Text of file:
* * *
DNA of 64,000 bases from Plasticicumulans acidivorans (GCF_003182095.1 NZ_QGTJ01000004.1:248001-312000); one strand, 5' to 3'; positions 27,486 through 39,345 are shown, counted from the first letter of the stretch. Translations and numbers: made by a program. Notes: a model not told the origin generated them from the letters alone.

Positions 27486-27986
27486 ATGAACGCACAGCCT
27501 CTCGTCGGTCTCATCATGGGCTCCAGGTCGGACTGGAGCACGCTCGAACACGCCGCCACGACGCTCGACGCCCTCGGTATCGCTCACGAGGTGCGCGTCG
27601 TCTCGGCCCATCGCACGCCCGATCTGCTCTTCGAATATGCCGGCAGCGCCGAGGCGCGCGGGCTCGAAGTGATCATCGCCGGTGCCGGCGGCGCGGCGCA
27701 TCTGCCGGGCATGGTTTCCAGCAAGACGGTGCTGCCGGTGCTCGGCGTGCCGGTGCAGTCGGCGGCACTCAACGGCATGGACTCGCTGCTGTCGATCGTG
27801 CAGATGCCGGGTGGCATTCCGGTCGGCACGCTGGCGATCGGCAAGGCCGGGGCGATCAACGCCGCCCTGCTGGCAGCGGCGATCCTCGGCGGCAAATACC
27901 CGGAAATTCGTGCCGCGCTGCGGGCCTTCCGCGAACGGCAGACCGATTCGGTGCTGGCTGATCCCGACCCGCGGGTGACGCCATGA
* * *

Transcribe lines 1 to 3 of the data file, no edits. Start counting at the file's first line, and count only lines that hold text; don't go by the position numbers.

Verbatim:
DNA of 64,000 bases from Plasticicumulans acidivorans (GCF_003182095.1 NZ_QGTJ01000004.1:248001-312000); one strand, 5' to 3'; positions 27,486 through 39,345 are shown, counted from the first letter of the stretch. Translations and numbers: made by a program. Notes: a model not told the origin generated them from the letters alone.

Positions 27486-27986
27486 ATGAACGCACAGCCT